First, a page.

I am looking into using SQL Server 2017's SQL Graph feature to model a graph that has different node types and edge types, but am confused as to how I would model this. In short, a user can create a project that is a collection of connected nodes. There are different types of nodes, where each type of node has some attributes in common (say 5 or so), but has many unique attributes (say 10-25).

Moreover, the nodes are connected by edges, but there are different types of edges that can be used to make the connection, where (like nodes) each type of edge has a few attributes in common, but many more unique attributes.

For simplicity's sake, imagine that there is just one type of edge and only two types of nodes: NodeA and NodeB. My initial thought is that I'd:

  • Create two node tables
  • Create one edge table


ProjectID, FK
NodeA_Attribute1, string
NodeA_Attribute2, string

ProjectID, FK
NodeB_Attribute1, string
NodeB_Attribute2, string

Edge (AS EDGE)

If the user has a project that has two nodes - one NodeA and one NodeB that are connected, then the INSERT statements would be like so:

INSERT INTO NodeA(ID, ProjectID, Attribute1, Attribute2) VALUES(1, 123, 'I'm a NodeA', '...')
INSERT INTO NodeB(ID, ProjectID, Attribute1, Attribute2) VALUES(1, 123, 'I'm a NodeB', '...')

But here is where I am lost... How do I reconstruct the graph for this particular project? I could query each possible node table, e.g.:

SELECT * FROM NodeA WHERE ProjectID = 123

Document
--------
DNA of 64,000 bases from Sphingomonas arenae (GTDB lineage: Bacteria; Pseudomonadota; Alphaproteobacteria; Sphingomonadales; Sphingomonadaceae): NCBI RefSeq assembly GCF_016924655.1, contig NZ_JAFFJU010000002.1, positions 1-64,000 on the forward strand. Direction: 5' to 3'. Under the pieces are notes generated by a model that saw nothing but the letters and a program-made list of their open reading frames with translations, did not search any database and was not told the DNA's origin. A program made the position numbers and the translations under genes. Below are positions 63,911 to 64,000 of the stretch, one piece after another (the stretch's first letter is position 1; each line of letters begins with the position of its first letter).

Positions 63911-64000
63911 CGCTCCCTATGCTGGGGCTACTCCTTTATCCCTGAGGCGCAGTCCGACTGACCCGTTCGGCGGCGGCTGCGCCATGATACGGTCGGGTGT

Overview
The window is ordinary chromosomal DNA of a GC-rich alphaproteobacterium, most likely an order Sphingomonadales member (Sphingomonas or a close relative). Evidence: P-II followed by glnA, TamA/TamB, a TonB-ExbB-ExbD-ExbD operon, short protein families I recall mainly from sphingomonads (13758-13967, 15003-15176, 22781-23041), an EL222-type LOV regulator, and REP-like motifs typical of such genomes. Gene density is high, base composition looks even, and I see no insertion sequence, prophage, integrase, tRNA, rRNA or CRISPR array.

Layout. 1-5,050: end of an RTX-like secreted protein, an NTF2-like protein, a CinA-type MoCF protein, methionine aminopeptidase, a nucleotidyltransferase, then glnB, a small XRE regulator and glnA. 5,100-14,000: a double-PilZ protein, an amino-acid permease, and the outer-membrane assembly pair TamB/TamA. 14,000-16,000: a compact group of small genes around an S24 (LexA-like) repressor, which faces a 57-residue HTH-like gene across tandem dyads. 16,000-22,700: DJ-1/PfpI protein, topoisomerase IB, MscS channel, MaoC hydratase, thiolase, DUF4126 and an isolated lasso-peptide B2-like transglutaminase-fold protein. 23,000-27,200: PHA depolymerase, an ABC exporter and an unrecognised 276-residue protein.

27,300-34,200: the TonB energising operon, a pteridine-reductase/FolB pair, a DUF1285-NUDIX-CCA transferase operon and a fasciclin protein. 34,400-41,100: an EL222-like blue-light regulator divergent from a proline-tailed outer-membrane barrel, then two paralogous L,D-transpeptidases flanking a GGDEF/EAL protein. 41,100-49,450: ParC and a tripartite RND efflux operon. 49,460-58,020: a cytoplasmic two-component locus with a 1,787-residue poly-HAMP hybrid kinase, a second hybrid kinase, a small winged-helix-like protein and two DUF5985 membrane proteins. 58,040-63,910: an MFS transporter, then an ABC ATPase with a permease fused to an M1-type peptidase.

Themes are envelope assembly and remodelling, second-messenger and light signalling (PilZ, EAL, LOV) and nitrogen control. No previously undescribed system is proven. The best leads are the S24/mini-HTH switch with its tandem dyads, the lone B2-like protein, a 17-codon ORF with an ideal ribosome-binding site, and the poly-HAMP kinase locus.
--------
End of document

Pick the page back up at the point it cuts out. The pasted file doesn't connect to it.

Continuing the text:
SELECT * FROM NodeB WHERE ProjectID = 123

But that doesn't seem practical or efficient. My project in reality has ~30 different types of nodes, so running 30 SELECTs (and having to add new SELECTs if a new node type gets added) seems incorrect.

It feels like I'm missing something fundamental here. Is my proposed design incorrect? Are there different ways of querying the SQL Graph that I'm overlooking?



How do I reconstruct the graph for this particular project?

To send data from SQL Server to the client, you use TDS, which means one result set per table "shape", or use JSON/XML encoded in a unicode string.

So yes, if you needed all the details for each node type, you would have one query per node type. You can join the different tables together into fewer queries (as in EF Eager Loading), but that doesn't really improve the efficiency.

| improve this answer | |
  • What are the advantages of using SQL Graph over "doing it myself?" I understand SQL Graph adds some query syntax like MATCH and MERGE, but if I'm going all the "heavy lifting" in the application layer and only using the DB for persisting the graph topology (e.g., not querying it beyond just pulling all nodes/edges in the graph) is there any reason to use SQL Graph? – Scott Mitchell Jul 31 '19 at 21:34
  • In addition to the query syntax for graph traversal and retrieval, SQL Server graph allows any edge to connect any two nodes, regardless of node type, and optionally add Edge Constraints to restrict this. There's no first-class way to do this with ordinary tables and foreign keys. You'd need a master Node table, with a multiple Node "subtype" tables, and a bunch of extra logic to implement this yourself. But like lots of other SQL Server features, there's nothing you really can't do yourself. It just may be cleaner and easier to use the built-in feature. – David Browne - Microsoft Jul 31 '19 at 21:49

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